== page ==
A Travelling Camera

As a creative I have always enjoyed taking photographs. From buying a small 4 megapixel camera in my teens to now shooting much of what I do exclusively on my iPhone. I’ve also moved onto older technology, shooting instant Polaroids and using a 38 year old 35mm camera, simply because pointing and shooting digitally in today’s world lacks a certain something. Pressing a button on a screen doesn’t create the same precious artefact that holding a unique Polaroid or waiting until you’ve spent time framing a shot and then processing the film creates.

I’ve been dreaming for years now about the camera I will take with me when I finally go traveling, and I always thought I would have to buy the newest and best SLR and lenses to take amazing photographs. But as we all know, that’s not how it works. They tell you a few things when researching what to take travelling when you’ll be away for such a long time. Take less than you need and make sure it’s light. That means no bulky SLR cameras and lenses, that dream went out the window.

Shooting film I’ve become out of touch with the digital camera world. I own an older popular micro four thirds camera and now mirror less cameras have advanced in leaps and bounds over the last few years. I did my research for weeks, read numerous reviews, trawled professional photographer forums, even weighed up a few up in my own hands. After all that it came down to two cameras, the Sony A6300 and the Olympus OMD MKII. Which one did I choose? The answer was easy. I chose the Fujifilm X-T20.

I’ve now been using Fujifilms’ latest mirrorless offering for a month or so now and had a good chance to see where it fits into my life. I’m happy. I’m very happy. Before I read about the X-T20, I was convinced I was going to get the Sony – a camera that’s minimal, hasn’t many controls, shoots great videos, plus I have lenses for it already, but then I heard about the Olympus, it has controls! The professionals use it because it looks and feels like a film camera and shoots great photographs. But are either of them fun to use? Not really. The Fujifilm is though…

I love shooting film with my Olympus OM 10, a near 40-year-old camera, turning the dials, manually focusing the lens, setting the aperture and winding the film with my thumb after taking a photo with a satisfying thunk. The camera is mechanical. With the X-T20 and its sleek body, tactile dials and metal lenses, all those satisfying moments come back and it feels right at home. It may lack a physical mirror, but taking a photo with the camera feels great. Smaller and lighter than the average film and digital SLR I can easily pack it into my bag for short trips and especially long trips when you are recommended to carry as little as possible. Even the lenses fit into the same boat, Fujifilms small prime lenses are neat, solid and lightweight. I can’t fault them. Even the ‘kit’ lens is the best small zoom I’ve ever used. I’m completely sold on this camera.

Everything I need to control the photograph when I shoot is within a dial or button press, perfect. But those features don’t get in the way, they are discreet on the top of the camera or in a dedicated menu through a single button press. Thanks for keeping it simple Fujifilm! This helps to keep the camera something that I actually enjoy shooting with. I thought I used to love using my old Sony, but compared to this I’ve no idea how I put up with it. This switches on in no time and with or without some minor adjustment I have a perfect shot lined up and taken in a matter or seconds. Slowing down this process only improves the photo when the subject isn’t fleeting, I can fine tune settings to my liking and ensure the photograph I’m taking is great. I’ve begun to trust the camera too, not second guessing it or making sure I check everything again before a shot. Using the camera is fun, nothing gets in the way between my eye and the subject. That’s the way it should be. Flawless.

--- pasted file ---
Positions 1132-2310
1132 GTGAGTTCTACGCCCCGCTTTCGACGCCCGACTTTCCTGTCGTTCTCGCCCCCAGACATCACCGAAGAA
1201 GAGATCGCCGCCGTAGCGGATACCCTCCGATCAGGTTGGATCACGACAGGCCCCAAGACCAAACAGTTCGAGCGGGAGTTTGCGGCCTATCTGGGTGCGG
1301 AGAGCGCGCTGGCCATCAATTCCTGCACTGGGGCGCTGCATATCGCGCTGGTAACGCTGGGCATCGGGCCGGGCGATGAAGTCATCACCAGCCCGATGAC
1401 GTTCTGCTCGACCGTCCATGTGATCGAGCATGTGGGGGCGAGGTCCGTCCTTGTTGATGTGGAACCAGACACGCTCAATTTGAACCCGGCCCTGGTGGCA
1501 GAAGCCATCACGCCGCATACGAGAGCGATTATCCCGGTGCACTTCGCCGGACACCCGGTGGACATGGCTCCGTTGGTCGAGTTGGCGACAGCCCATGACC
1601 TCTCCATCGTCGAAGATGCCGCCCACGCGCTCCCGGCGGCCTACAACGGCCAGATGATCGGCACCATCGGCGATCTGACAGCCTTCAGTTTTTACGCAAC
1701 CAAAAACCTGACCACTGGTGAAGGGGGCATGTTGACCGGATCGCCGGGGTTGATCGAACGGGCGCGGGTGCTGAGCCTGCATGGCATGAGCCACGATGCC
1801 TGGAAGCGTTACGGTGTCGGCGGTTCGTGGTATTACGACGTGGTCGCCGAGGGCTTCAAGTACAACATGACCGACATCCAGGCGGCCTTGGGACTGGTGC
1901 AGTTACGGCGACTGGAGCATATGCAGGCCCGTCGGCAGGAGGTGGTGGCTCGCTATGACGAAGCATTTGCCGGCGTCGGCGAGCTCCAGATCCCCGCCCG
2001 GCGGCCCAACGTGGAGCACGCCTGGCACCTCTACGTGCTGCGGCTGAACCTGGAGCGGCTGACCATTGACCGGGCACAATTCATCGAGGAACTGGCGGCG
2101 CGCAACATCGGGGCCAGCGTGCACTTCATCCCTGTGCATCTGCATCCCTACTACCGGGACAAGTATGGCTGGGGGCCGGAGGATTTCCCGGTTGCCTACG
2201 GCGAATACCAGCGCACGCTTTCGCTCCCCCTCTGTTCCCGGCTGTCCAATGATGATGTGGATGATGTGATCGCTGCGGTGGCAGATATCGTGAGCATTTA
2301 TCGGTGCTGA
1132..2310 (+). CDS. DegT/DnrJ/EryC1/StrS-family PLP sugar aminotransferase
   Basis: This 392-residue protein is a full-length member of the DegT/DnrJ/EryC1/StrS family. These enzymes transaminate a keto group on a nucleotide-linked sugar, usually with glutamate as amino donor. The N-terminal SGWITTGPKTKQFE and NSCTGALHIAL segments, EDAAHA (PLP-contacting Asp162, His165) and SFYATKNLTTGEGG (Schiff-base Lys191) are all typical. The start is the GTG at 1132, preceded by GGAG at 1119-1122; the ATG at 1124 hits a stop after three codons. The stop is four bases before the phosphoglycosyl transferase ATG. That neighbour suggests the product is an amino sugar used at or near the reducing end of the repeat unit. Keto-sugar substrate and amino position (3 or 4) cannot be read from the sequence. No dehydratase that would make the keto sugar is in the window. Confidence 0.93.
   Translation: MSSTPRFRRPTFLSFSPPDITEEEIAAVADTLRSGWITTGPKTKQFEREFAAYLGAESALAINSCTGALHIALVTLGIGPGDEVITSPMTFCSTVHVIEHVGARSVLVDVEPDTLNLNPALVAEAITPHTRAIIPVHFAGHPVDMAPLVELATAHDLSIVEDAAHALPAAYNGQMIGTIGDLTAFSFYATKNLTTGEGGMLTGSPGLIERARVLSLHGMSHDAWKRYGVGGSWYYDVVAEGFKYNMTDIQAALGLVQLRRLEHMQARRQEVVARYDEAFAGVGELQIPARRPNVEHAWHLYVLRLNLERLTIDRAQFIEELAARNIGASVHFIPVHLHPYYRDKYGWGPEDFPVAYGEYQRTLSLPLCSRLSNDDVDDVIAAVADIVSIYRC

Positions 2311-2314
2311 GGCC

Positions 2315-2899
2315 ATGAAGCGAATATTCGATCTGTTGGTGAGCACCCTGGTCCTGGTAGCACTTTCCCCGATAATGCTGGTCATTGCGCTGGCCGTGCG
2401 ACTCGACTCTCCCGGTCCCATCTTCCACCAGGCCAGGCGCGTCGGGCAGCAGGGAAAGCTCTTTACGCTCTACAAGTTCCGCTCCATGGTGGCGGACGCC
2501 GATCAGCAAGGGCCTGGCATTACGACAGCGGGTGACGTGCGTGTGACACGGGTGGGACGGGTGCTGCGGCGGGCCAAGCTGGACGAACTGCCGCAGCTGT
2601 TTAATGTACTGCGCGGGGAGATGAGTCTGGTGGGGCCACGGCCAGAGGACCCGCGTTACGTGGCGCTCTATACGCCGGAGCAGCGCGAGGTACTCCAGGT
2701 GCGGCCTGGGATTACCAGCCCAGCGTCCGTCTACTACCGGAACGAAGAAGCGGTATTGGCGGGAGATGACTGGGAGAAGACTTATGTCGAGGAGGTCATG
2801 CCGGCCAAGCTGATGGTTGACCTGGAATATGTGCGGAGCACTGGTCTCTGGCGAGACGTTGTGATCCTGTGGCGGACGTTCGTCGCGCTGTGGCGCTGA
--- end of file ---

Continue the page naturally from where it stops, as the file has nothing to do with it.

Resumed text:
One of the tripping points with my older digital cameras were the additional steps that hindered me from easily taking a photo and posting it to social media when I can simply take it with my iPhone and it look decent enough. I can now shoot a handful of photos on the X-T20, pick one or many and wirelessly send them straight to my iPhone to continue my usual edit and upload process. But this time, with a much more refined, thought out and simply better photograph. Absolutely perfect for travelling, I can shoot I the day and quickly edit in the evenings or on a plane, bus or train journey. All without a laptop. But I’ll still be uploading and editing on a larger screen. The JPEG photos the X-T20 takes natively look great. I also can’t afford to shoot large RAW images as they will easily eat all my storage space whist travelling. So much easier to edit through VSCO Cam on the iPhone too. A great little app that is so powerful I with they had a desktop app too. But again natively the photos straight from the camera look great, so I doubt I will be doing much heavy editing anyway.

Another plus point to this camera is that Abigail now also owns the X-T10 version meaning we can easily swap lenses and use each others cameras without having to work out all the settings again. Which to be honest isn’t much of an issue as the camera does a lot of work for you anyway. I’ll be hopefully using this camera nearly every day for 7 months so over time I expect to discover and master all the features in-and out on the camera. That’s when I’ll report back and let you know how it’s doing.

So, in summary, I now have a camera that’s fun to shoot with, looks retro (hipster points) and shoots great quality photos with some amazing lenses. I don’t regret my decision in the slightest.

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